Are you a freelancer or an entrepreneur?

If you are one or the other – then you need to know the difference, because the people who will read your CV certainly do.

The easiest way to distinguish the two is probably to think long term. A freelancer is someone who always intends to work alone, part of the gig-economy, self-employed, who will get involved in projects with a deadline. When one is hiring a freelancer, they expect them to have a limited set of skills that are focused to solving a certain issue. For example, you might want to hire a freelancer to design your logo, or develop your YouTube channel. Companies often hire IT related freelancers, especially if they know a programming language that their in-house staff don’t.

The great benefit of hiring a freelancer is that as an individual/company you have no commitment to them and you can finish their contract at your discretion. Freelancers are often cheaper than hiring someone full time, there are no taxes to pay and you are getting exactly the skills that you want. However, the big negative is that there are no guarantees that the freelancer will be good until you try them and there is no one you can complain to if they are not delivering what the business requested.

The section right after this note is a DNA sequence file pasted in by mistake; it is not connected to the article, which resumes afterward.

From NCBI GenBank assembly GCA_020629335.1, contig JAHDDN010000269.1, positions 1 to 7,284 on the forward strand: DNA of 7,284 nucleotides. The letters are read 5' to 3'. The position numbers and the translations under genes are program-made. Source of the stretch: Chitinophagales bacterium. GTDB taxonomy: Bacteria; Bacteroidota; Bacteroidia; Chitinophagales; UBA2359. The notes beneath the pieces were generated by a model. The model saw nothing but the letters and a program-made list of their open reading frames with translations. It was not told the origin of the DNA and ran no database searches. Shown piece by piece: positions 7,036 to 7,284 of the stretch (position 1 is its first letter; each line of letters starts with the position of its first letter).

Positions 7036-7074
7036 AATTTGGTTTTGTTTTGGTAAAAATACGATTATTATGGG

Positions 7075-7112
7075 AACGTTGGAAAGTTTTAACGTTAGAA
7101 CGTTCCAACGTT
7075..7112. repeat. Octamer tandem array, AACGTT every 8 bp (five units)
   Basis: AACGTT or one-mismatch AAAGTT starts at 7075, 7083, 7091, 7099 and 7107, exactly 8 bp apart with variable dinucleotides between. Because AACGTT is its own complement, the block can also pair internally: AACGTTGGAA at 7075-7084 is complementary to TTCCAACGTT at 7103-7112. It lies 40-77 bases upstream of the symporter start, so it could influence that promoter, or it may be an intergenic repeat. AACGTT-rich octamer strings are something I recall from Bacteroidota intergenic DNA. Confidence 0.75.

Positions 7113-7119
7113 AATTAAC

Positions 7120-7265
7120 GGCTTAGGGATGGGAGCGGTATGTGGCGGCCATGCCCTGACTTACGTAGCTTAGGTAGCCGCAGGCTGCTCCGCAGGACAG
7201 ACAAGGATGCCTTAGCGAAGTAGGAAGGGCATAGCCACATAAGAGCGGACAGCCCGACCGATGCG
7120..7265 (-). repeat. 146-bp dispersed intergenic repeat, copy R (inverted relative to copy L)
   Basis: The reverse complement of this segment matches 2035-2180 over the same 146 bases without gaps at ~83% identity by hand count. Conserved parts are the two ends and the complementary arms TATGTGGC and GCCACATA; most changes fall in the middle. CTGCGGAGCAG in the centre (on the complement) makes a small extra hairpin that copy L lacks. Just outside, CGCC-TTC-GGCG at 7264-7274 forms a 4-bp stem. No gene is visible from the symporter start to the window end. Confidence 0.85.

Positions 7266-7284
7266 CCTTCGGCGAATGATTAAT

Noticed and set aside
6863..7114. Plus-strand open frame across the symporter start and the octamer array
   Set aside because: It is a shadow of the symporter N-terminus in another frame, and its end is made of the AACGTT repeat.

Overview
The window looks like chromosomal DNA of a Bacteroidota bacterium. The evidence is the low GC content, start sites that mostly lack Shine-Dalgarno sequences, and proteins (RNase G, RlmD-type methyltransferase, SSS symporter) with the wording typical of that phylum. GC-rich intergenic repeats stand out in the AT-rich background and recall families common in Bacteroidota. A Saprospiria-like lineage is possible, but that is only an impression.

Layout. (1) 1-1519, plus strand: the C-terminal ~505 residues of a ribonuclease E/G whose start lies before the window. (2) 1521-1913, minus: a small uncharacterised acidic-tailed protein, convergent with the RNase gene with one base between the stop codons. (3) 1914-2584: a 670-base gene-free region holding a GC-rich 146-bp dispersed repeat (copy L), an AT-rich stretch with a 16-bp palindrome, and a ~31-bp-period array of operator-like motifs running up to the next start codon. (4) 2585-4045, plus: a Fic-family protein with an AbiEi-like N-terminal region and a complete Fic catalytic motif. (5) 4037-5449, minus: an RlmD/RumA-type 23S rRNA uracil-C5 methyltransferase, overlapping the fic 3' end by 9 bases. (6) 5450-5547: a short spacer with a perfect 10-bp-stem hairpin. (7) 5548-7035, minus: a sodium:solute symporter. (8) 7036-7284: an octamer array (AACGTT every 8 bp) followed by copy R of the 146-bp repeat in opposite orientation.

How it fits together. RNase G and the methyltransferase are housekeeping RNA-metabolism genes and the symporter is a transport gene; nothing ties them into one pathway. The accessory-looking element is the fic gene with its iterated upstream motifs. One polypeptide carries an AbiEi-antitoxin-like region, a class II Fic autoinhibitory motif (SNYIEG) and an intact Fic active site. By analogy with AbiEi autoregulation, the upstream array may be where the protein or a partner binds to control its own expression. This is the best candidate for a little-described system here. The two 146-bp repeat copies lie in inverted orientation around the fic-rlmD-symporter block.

An entrepreneur is someone who is planning to or has a business. They can also be self-employed, but their company is likely to be limited and registered. Their aim is to grow the number of people and the scope of the services that the company provides.

The benefit of dealing with a company is that it’s reputation and accountability is likely to be greater than that of a freelancer. Furthermore, there might be some tax advantages (e.g. VAT) and access to a greater pool of skills.

So, when you are at an interview – be very careful which one you say you are. If you are freelancer, you are likely to be asked very technical questions. If you are an entrepreneur – you are likely to be asked about the challenges you’ve faced building your business and about your visions.

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